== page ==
A²I: AI for stock market prediction

  • August 06, 2018

The AI era:

Machine learning and artificial intelligence algorithms have come home to roost. These algorithms, whether we like it or not, will continue to permeate our daily lives. Nowhere is this more evident than in their current uses in self-driving cars, spam filters, movie recommendation systems, credit fraud detection, geo-fencing marketing campaigns, etc. The usage of these algorithms will only expand and deepen going forward. A while ago, renowned Physicist Stephen Hawking issued a forewarning — “the automation of factories has already decimated jobs in traditional manufacturing, and the rise of artificial intelligence is likely to extend this job destruction deep into the middle classes”. Whether we agree or disagree with regard to the virtues of automation, the only way to better utilise its potentials and evade its dangers is to gain a deeper knowledge and appreciation of these algorithms. Moreover, quite nearly upon us is the next big wave called the Internet of Things (IoT) whereby increasingly more devices and common household items will be interconnected and have the ability to stream tera-bytes of data. As our society is deluged with data, the critical question that emerges is whether machine learning algorithms contribute a net benefit or extract a net cost to society.

What is Stock Market?


It is a place where shares of pubic listed companies are traded. The primary market is where companies float shares to the general public in an initial public offering (IPO) to raise capital.

Description: Once new securities have been sold in the primary market, they are traded in the secondary market — where one investor buys shares from another investor at the prevailing market price or at whatever price both the buyer and seller agree upon. The secondary market or the stock exchanges are regulated by the regulatory authority.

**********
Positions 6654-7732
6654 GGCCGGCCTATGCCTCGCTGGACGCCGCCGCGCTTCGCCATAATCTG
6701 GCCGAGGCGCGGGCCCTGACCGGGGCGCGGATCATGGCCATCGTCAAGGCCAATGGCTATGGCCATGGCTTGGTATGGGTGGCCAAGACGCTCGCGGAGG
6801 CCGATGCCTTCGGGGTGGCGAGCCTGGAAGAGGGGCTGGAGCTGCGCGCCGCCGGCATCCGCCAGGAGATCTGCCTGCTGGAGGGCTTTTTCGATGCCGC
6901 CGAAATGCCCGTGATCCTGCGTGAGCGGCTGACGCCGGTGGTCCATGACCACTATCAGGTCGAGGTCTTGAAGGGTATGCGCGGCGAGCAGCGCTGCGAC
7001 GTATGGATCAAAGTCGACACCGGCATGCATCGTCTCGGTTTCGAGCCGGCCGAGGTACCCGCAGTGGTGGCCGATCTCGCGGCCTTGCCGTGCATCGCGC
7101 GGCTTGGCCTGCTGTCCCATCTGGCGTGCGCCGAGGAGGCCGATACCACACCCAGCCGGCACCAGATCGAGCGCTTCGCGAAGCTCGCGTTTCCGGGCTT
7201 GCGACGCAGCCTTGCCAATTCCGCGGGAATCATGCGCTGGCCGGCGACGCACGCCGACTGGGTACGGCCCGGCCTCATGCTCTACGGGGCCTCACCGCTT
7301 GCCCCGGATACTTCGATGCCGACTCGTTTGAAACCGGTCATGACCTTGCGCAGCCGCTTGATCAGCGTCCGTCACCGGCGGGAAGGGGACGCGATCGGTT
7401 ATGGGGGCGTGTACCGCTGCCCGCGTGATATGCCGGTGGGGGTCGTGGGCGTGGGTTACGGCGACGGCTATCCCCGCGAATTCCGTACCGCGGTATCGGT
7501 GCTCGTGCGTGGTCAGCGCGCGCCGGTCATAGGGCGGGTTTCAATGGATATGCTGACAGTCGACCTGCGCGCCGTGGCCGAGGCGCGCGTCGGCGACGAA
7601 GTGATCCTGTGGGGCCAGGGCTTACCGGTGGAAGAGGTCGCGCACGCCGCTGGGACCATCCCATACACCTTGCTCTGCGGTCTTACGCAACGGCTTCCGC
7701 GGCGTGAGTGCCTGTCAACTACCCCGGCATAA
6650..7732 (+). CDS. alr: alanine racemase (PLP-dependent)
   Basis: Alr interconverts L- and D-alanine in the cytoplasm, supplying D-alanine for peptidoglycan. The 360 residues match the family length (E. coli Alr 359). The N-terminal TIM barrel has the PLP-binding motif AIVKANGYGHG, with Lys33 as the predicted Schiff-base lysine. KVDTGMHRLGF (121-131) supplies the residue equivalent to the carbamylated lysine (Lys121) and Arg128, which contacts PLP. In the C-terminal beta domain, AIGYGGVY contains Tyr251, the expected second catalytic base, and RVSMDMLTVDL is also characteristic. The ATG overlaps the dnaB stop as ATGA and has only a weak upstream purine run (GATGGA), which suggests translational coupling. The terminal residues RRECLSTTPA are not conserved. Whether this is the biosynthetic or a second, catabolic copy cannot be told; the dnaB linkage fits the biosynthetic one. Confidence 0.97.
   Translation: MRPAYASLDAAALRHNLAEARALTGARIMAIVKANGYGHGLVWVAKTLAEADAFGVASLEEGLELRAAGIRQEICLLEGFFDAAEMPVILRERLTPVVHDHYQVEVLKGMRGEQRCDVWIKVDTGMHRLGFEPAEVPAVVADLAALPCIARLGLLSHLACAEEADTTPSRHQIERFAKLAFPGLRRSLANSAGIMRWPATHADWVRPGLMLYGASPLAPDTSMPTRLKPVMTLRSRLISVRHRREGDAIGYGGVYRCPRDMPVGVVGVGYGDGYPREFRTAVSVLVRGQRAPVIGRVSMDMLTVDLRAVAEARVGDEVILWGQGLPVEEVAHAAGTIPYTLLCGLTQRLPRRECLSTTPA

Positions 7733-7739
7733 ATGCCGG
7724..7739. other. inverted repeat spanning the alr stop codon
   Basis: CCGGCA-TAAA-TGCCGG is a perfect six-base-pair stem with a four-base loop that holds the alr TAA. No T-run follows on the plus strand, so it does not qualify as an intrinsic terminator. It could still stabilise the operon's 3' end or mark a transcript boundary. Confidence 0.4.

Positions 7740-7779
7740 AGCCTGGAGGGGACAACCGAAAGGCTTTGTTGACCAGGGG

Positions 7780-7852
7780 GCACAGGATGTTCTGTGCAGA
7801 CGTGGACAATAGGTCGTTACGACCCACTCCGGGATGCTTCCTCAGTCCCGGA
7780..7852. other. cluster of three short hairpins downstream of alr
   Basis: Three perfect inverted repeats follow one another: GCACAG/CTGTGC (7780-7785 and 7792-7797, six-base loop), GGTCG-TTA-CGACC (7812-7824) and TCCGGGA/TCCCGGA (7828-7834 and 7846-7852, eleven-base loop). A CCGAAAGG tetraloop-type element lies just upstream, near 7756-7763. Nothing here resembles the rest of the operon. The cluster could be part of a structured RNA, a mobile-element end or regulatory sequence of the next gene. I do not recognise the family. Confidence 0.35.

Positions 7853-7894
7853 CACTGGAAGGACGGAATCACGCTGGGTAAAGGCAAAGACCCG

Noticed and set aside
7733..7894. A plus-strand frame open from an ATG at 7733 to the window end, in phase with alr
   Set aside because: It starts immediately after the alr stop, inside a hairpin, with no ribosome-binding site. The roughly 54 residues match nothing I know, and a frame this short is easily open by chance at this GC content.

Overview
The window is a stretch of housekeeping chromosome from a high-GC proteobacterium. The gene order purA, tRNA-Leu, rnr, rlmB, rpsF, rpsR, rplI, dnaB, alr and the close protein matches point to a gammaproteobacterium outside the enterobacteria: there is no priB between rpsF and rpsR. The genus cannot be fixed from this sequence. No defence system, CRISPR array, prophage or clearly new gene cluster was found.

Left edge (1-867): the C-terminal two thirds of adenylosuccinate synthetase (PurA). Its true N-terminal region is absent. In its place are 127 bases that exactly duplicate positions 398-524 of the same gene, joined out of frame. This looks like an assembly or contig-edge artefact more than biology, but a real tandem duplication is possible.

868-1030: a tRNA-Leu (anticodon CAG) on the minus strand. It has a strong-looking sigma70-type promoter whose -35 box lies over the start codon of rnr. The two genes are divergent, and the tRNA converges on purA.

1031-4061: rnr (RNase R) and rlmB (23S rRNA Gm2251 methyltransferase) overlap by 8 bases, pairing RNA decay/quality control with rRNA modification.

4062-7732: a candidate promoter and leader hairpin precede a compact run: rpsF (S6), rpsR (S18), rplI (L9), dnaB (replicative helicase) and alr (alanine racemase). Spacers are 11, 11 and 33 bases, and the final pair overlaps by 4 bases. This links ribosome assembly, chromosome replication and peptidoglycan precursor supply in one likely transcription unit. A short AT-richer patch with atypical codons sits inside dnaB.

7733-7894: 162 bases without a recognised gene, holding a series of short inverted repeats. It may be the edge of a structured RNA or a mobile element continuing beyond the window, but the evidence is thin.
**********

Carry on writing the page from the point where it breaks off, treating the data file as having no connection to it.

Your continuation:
A stock exchange facilitates stock brokers to trade company stocks and other securities. A stock may be bought or sold only if it is listed on an exchange. Thus, it is the meeting place of the stock buyers and sellers. India’s premier stock exchanges are the Bombay Stock Exchange and the National Stock Exchange.

Why to INVEST in Stock?

Rather than me writing down the reasons for investing in stocks, hear it from the legend Mr.Warren Buffett himself.

Stock Market Prediction in R

I attempted to implement a Machine Learning algorithm in order to predict stock prices, namely S&P 500 Adjusted Close prices. In order to do this, I used Artificial Neural Networks (ANN) for a number of reasons. ANNs have been known to work well for computationally intensive problems where a user may not have a clear hypothesis of how the inputs should interact. As such, ANNs excel at picking up hidden patterns within the data so well that they often overfit!

Keeping this in mind, I experimented with a technique known as a ‘sliding window’. Rather than training the model with years of S&P 500 data, I created an ANN that would train over the past 30 days (t-30, …, t) to predict the close price at t+1. A 30 day sliding window seemed to make a good fit. It wasn’t so wide as to not capture the current market atmosphere, but also it wasn’t narrow enough to be hypersensitive to recent erratic movements.